As entrepreneurs know well, the process of creating and managing a successful business is complex and requires great skill, insight, and hard work. Successful management of significant wealth requires similar attributes; however, not all the characteristics fundamental to entrepreneurial success translate to effective portfolio management.
This can create challenges for entrepreneurs—whether they are still actively running their company or have stepped away from day-to-day oversight—as they begin to focus more on how to invest their hard-earned capital. Although each owner’s perspectives and input are essential to the ongoing stewardship and growth of their wealth, the instincts that have driven their success as an entrepreneur may not always serve them as well when it comes to wealth management.
This paper presents five recommendations for those looking to build an investment framework that can be as successful and personally rewarding as building a business.
1. Reset Your Method—and Measure—of Success
Many of the most successful owners have become so by adhering to some core business principles, including:
- Prioritizing short timeframes,
- Divesting from underperformers, and
- Anchoring to absolute performance metrics.
Yet these principles, when applied too absolutely to investment strategy, can be detrimental to a portfolio’s long-term performance. Business owners looking to successfully manage their capital may be better served by redefining their time horizon, how they allocate capital, and how they measure success.
Let Time Be on Your Side
In many ways, entrepreneurs are the definition of long-term investors. After all, many have spent their lifetimes patiently and tirelessly building their businesses. Yet time also can be their enemy. Whether due to the competitive value of being a first mover or the need to satisfy shareholders’ quarterly expectations, time can be an unaffordable luxury.
Investment management, however, generally requires a relatively long period before results are achieved. A short-term focus can mean losing out on value that accrues over time or undercutting gains due to the significant tax costs associated with rapid portfolio turnover. Decisions based on short-term—and, thus, possibly incomplete or misleading—data also can lead to significant capital loss or compromised returns.
In its 2021 Quantitative Investor Behavior Study, DALBAR evaluated mutual fund investors’ actual realized returns, as opposed to reported results. For the 20-year period ended December 31, 2020, the average equity index fund investor experienced only a 6.0% annualized return versus 8.3% for the comparable global equity index, due to not remaining invested for the full period. An investor allocating $1 million consequently would have achieved $1.7 million less than the fund’s reported results. Although average retail fund investors and wealthy investors differ in many ways, this study highlights a behavioral risk that is universal and should be accounted for in any portfolio strategy.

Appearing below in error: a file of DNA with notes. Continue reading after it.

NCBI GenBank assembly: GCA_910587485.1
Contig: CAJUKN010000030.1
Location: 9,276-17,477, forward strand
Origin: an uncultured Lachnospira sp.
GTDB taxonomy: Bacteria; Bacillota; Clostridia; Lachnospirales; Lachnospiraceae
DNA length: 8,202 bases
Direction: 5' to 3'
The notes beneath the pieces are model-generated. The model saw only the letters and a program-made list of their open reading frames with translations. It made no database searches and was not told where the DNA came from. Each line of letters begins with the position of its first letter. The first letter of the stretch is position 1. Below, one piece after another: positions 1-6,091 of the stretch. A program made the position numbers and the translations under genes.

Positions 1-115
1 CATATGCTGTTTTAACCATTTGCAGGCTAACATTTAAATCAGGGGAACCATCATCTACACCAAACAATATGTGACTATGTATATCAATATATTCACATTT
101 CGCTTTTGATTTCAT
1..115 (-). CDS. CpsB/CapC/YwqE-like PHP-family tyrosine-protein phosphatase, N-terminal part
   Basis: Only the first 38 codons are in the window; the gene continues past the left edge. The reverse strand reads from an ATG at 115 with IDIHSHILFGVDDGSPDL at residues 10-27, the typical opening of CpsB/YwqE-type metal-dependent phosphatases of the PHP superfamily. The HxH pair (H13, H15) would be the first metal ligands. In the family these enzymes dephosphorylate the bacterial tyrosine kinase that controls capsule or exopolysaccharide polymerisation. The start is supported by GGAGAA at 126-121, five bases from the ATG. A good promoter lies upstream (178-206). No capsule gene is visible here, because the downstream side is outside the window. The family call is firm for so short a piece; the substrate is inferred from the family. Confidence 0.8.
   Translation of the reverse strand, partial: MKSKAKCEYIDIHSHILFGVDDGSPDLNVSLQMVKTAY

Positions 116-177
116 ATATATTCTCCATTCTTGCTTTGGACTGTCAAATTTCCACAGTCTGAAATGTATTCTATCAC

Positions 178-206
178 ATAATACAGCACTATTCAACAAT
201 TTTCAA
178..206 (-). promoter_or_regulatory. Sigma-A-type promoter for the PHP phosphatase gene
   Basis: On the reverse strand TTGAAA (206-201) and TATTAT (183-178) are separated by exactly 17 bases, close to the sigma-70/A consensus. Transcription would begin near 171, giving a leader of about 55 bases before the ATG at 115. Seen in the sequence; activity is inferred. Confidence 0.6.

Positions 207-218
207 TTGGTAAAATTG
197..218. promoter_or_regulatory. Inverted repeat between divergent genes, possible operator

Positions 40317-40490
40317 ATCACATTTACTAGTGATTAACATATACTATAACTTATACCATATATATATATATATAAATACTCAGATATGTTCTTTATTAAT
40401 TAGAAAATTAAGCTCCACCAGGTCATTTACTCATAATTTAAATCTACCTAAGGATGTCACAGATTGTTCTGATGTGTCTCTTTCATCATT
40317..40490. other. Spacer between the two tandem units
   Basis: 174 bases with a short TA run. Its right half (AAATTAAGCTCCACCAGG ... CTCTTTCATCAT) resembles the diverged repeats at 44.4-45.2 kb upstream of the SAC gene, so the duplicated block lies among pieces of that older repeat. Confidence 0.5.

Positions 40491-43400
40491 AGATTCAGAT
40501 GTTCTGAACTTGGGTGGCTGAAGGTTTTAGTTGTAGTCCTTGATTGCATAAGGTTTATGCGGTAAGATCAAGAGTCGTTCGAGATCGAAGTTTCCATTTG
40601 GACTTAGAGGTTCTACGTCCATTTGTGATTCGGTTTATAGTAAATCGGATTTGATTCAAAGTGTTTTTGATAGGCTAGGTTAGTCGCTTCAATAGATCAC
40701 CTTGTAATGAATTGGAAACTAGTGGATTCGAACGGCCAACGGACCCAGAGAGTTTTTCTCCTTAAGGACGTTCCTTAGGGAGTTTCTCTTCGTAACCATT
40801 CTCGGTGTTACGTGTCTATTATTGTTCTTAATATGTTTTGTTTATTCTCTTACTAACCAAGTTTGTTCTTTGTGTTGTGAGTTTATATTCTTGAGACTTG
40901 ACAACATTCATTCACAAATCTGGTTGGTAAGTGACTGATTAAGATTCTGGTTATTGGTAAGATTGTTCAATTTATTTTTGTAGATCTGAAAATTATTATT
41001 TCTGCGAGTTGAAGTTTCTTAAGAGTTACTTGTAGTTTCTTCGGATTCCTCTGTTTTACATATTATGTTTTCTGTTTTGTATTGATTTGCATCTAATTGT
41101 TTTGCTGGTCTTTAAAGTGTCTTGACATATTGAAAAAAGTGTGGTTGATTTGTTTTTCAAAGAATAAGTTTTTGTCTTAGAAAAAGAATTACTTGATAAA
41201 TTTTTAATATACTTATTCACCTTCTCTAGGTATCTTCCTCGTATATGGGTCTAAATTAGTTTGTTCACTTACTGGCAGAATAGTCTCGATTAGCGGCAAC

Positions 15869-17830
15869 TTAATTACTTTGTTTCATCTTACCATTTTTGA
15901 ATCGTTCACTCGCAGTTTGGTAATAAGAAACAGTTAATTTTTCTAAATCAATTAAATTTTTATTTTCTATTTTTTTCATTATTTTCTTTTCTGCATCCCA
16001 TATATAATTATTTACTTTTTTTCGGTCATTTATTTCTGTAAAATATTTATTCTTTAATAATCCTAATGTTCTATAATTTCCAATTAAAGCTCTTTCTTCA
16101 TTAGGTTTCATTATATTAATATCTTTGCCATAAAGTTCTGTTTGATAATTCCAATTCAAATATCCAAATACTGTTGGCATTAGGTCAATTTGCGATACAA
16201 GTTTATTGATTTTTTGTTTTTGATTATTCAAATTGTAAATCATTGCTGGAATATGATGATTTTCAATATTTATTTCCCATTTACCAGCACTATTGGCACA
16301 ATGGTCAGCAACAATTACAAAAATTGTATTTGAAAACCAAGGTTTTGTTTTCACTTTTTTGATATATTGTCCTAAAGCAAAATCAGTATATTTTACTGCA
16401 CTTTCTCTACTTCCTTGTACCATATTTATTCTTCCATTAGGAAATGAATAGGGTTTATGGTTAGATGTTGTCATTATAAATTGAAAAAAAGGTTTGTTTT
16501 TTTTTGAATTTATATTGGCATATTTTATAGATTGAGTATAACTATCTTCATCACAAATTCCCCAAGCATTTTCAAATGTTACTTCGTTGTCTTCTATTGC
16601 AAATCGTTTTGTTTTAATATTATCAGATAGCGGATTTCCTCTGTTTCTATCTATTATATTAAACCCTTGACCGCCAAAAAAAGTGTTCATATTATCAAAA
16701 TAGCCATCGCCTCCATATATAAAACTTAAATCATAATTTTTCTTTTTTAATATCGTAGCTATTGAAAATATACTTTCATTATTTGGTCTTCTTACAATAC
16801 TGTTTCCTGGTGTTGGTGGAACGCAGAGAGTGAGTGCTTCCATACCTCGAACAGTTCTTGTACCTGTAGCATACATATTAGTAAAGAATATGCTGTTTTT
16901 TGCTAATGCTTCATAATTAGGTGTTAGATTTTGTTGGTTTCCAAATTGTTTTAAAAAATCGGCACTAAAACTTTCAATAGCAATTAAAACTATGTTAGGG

Don’t Discount the Underdogs
Understandably, an entrepreneur’s instinct often is to invest in what is working best. After all, building a successful business requires allocating resources to top-performing divisions or products and sometimes making difficult choices about underperformers.
Over the lifespan of a portfolio, however, virtually all investments underperform at some point. Figure 1 looks at successful managers over the last 20 years, defined as global equity fund managers that outperformed the benchmark and remained in business. The first chart depicts how often this group underperformed relative to the index. On average, “successful” managers underperformed about one quarter of the time over any rolling three- and five-year periods. Of these same successful managers, as shown in the second chart, more than 88% underperformed for two years in a row, and more than 58% underperformed for three consecutive years.
Only deploying capital into clear winners and/or avoiding underperformers entirely is likely a recipe for failure, given investment performance cycles. Similar to business acquisitions, the best time to buy a fundamentally sound enterprise is when temporary underperformance or market dynamics have driven its price down. Short-term underperformance can represent a window of opportunity for the wise investor who works to identify true long-term outperformers.
Rethink What Great Means
Successful business owners are often stars in their fields. Their businesses grew and amassed capital, turning performance goals into achievements, and achievements into future expectations. However, expecting such remarkable success in investing is likely to cause disappointment. It may also signal that the investor is evaluating success in a way that could take their capital management strategy off course and create greater long-term risk.